Again a contrast, as with Exit Music and Let Down; the warm opening of No Surprises recalls Let Down in style. The song continues in this style, but remaining fairly simple while Let Down became much more complicated. The lyrics keep the song dark, as with Let Down and Street Spirit, seeming a suicide lament until, after an extended instrumental break, there is a last minute reconsideration.
  11. Lucky (4:19)
    Beginning with soft siren-like sounds, this song presents the impression of the darkness of a clear night. Soaring guitar and vocal lines propel this gem of a song, which maintains its reserved, careful pace throughout.
  12. The Tourist (5:24)
    This restrained coda reflects upon the pace of the modern world, exhorting the listener to slow down. The usual texture underlies the seeming simplicity of the song, though. The music follows the lyrics's instruction to slow down, becoming more laid back as the song proceeds.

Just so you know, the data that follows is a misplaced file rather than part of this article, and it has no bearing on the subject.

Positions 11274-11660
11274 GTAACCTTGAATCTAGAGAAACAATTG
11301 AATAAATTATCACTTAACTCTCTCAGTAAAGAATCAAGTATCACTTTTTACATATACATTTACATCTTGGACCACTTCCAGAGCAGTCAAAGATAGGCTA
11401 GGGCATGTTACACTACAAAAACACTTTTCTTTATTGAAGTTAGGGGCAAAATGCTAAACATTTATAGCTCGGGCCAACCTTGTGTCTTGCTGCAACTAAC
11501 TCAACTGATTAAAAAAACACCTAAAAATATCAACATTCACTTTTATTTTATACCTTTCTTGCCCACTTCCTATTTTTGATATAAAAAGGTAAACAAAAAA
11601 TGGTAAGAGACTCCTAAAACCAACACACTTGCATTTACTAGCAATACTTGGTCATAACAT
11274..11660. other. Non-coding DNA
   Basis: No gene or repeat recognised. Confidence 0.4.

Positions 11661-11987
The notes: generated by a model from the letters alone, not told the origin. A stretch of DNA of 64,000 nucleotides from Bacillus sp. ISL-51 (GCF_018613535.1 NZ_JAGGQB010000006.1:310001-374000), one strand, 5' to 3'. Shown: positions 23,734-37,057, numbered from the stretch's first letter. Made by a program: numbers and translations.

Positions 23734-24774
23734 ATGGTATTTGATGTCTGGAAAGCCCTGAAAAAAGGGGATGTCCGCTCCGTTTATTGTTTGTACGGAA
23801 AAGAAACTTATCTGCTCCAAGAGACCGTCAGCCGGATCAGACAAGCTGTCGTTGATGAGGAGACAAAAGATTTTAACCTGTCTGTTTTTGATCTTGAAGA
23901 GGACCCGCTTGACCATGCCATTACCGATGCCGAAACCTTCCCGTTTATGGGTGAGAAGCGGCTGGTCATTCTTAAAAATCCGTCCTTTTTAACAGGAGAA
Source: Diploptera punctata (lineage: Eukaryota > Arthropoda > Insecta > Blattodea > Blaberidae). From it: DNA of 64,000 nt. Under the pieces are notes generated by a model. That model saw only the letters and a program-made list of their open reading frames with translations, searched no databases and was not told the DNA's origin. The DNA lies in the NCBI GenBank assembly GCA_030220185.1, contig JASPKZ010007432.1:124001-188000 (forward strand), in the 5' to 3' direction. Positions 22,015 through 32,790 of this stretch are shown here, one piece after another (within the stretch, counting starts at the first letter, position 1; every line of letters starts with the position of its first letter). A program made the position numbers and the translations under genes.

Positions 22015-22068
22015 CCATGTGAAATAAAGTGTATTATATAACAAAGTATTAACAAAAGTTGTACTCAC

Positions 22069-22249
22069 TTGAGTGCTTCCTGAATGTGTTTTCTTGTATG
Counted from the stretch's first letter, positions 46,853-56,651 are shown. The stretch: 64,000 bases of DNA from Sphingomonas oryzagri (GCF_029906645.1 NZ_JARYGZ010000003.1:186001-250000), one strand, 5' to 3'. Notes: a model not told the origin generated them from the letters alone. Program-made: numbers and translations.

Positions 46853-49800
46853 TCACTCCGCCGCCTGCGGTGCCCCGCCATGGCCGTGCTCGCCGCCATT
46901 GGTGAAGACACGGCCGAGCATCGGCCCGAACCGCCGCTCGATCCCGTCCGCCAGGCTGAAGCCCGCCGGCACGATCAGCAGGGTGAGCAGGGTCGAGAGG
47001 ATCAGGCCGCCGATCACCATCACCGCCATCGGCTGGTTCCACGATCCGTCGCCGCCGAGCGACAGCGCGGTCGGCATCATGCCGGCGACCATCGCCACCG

This is one of my favourite albums, and was the first rock album that I actually bought. It is not perfect, but it is very close.
This writeup is copyright 2003 D.G. Roberge and is released under the Creative Commons Attribution-NoDerivs-NonCommercial licence. Details can be found at .

OK Computer was Radiohead's third studio album in four years, released after Pablo Honey and The Bends, the latter of which garnered a significant amount of critical praise, although it has to be said, not nearly as much as OK Computer.

When it was released, OK Computer was almost universally lauded (although some, as noted above, heralded it as "More music to slit your wrists to", completely missing the point to the whole frickin' album), and has come first in various "Best Album Ever" polls ever since, most recently on the British TV channel Channel Four (full results). Many called it the defining album of the 90s.